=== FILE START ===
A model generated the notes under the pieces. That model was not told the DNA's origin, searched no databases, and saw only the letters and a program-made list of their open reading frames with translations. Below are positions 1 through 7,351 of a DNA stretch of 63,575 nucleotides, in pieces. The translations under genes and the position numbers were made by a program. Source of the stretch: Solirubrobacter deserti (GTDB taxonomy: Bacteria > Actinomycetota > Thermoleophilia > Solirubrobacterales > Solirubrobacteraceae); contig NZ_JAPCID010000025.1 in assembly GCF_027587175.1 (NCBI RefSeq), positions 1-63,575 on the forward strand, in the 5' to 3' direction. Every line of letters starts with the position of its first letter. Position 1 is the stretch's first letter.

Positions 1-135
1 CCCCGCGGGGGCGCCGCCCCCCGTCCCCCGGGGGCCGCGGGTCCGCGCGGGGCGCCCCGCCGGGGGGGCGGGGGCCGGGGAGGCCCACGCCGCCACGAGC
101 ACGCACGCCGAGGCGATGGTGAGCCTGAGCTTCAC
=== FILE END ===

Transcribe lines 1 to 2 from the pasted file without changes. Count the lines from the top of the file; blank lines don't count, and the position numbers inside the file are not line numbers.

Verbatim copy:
A model generated the notes under the pieces. That model was not told the DNA's origin, searched no databases, and saw only the letters and a program-made list of their open reading frames with translations. Below are positions 1 through 7,351 of a DNA stretch of 63,575 nucleotides, in pieces. The translations under genes and the position numbers were made by a program. Source of the stretch: Solirubrobacter deserti (GTDB taxonomy: Bacteria > Actinomycetota > Thermoleophilia > Solirubrobacterales > Solirubrobacteraceae); contig NZ_JAPCID010000025.1 in assembly GCF_027587175.1 (NCBI RefSeq), positions 1-63,575 on the forward strand, in the 5' to 3' direction. Every line of letters starts with the position of its first letter. Position 1 is the stretch's first letter.

Positions 1-135